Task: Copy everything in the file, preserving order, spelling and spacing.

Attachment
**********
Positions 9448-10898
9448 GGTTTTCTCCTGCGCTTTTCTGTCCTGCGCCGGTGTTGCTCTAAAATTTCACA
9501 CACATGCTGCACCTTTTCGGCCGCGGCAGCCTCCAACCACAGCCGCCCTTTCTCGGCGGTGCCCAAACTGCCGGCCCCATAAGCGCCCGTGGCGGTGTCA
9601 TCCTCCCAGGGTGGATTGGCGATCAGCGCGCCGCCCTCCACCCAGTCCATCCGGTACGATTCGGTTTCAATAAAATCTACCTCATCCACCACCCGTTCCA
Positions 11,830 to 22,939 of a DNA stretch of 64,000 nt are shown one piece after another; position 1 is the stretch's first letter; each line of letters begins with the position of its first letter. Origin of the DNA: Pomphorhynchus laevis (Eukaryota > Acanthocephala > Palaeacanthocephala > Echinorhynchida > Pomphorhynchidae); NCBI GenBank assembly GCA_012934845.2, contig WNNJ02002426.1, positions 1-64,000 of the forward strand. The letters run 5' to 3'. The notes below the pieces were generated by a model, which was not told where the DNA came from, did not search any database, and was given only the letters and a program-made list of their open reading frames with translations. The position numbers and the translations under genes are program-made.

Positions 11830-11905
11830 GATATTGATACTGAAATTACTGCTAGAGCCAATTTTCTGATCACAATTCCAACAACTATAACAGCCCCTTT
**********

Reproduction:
Positions 9448-10898
9448 GGTTTTCTCCTGCGCTTTTCTGTCCTGCGCCGGTGTTGCTCTAAAATTTCACA
9501 CACATGCTGCACCTTTTCGGCCGCGGCAGCCTCCAACCACAGCCGCCCTTTCTCGGCGGTGCCCAAACTGCCGGCCCCATAAGCGCCCGTGGCGGTGTCA
9601 TCCTCCCAGGGTGGATTGGCGATCAGCGCGCCGCCCTCCACCCAGTCCATCCGGTACGATTCGGTTTCAATAAAATCTACCTCATCCACCACCCGTTCCA
Positions 11,830 to 22,939 of a DNA stretch of 64,000 nt are shown one piece after another; position 1 is the stretch's first letter; each line of letters begins with the position of its first letter. Origin of the DNA: Pomphorhynchus laevis (Eukaryota > Acanthocephala > Palaeacanthocephala > Echinorhynchida > Pomphorhynchidae); NCBI GenBank assembly GCA_012934845.2, contig WNNJ02002426.1, positions 1-64,000 of the forward strand. The letters run 5' to 3'. The notes below the pieces were generated by a model, which was not told where the DNA came from, did not search any database, and was given only the letters and a program-made list of their open reading frames with translations. The position numbers and the translations under genes are program-made.

Positions 11830-11905
11830 GATATTGATACTGAAATTACTGCTAGAGCCAATTTTCTGATCACAATTCCAACAACTATAACAGCCCCTTT